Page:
The process of new CRM implementation can be quite challenging. Some employees will be excited to work with a new tool, while others might be more resistant to change. Because of the potential problems this process brings, it’s important to be prepared for anything. You want to be able to start off on the right foot, and address any concerns before they have a chance to fully form. When properly implemented and used, CRM can bring great value to your business. Regardless of the size of your company or the industry it operates in, there’s a CRM out there for you. With this in mind, here is a list of eleven different tips to help you during your new CRM implementation.
Choose a CRM That Your Employees Won’t Hate
One of the biggest hurdles for companies transitioning to a new CRM is the potential problems it generates with other employees in the company. Whether they disagree with your solution choice, or are simply averse to change, it’s extremely challenging to work with employees who are dissatisfied with a major tool they’re expected to use. Make sure that whatever you’re going to be using has your employees satisfied, if not excited. Implementing a new CRM takes time and money that you can’t really afford to waste.
Choose A Solution With Mobile Access
Mobile CRM software solutions are becoming more and more important. For many organizations, it’s necessary to be able to access your data on the go. Whether you’re a sales agent out in the field, a remote worker, or simply want hands-on access, mobile CRM software is a great tool to consider for your business.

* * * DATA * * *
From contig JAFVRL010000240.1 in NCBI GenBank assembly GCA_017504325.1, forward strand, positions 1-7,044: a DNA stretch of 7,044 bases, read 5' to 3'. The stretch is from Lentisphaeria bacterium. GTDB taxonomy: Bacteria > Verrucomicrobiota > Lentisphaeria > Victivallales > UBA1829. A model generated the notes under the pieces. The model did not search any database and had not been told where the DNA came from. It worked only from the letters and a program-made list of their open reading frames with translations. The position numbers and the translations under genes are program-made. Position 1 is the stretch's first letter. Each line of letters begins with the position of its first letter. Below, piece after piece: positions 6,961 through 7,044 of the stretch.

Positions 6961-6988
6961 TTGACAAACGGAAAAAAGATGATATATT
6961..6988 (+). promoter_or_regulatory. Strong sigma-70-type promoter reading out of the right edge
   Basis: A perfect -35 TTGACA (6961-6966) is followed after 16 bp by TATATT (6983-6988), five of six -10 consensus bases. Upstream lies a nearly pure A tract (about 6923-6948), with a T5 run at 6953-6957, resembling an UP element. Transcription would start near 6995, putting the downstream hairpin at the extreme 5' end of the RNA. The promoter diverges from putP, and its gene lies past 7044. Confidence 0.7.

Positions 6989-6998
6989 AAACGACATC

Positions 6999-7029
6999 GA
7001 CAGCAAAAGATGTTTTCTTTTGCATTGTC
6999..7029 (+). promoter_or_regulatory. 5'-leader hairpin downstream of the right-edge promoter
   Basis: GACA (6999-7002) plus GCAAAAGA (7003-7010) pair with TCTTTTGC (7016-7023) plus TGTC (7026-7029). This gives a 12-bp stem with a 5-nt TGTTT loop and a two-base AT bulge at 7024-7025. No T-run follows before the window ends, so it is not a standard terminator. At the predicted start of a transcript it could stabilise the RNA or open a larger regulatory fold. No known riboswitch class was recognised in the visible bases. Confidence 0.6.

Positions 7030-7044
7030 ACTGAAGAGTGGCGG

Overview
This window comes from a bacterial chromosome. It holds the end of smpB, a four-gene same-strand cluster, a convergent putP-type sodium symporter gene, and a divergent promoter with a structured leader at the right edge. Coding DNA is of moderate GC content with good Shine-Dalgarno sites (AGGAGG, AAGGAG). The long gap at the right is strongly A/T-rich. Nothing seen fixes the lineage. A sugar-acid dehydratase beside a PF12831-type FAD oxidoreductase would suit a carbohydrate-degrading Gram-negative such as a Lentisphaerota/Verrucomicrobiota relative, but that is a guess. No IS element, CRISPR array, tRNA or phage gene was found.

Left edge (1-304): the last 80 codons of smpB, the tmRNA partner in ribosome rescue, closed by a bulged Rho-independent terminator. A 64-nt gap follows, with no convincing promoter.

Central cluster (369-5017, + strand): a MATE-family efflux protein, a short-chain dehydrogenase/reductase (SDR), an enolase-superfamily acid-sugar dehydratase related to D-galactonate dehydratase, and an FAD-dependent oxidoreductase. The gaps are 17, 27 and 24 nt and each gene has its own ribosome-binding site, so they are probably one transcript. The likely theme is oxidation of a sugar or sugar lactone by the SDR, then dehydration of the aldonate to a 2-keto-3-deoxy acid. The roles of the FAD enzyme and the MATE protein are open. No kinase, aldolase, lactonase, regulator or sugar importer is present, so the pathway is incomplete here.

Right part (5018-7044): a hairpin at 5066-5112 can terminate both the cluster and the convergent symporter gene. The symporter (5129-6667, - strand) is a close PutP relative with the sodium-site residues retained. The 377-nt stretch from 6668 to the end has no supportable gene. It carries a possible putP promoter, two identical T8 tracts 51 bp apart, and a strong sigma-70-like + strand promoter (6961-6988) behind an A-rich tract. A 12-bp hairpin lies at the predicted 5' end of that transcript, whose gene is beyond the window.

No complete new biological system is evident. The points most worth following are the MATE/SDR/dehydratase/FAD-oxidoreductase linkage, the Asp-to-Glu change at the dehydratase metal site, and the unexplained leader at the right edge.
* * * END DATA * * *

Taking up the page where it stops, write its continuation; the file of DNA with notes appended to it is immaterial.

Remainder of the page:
Work With a Vendor That Provides High Quality Support
Regardless of the quality of your CRM solution, you will eventually run into some sort of issue. Whether you have a question about certain features, or run into technical problems, chances are you’ll have to reach out to your software vendor. Ideally, they should be available whenever you need them. Since CRM is some of the most integral software that you can use, it’s important that it stays up-to-date and fully functional.
Make Sure Everyone Gets The Right Training
Some employees love using new software and tools. It can be exciting to get to work in a new environment. But for the employees that are more skeptical about change, make sure that they’re given the proper time and resources to prepare for your new CRM. Project managers should be ready to handle all sorts of employees, and decide what kind of training would best fit your company.
Set Up Internal Usage Guidelines
It’s essential that your employees use your brand new CRM in the way that it’s intended to be used, not only by the vendor’s standards, but by your own business standards. During training, make sure that employees know how to include new company data, how to register a sales, and any other important guidelines. Employees should be able to easily find out what, when, and how something needs to be done within their new CRM system.
Define a Clear CRM Strategy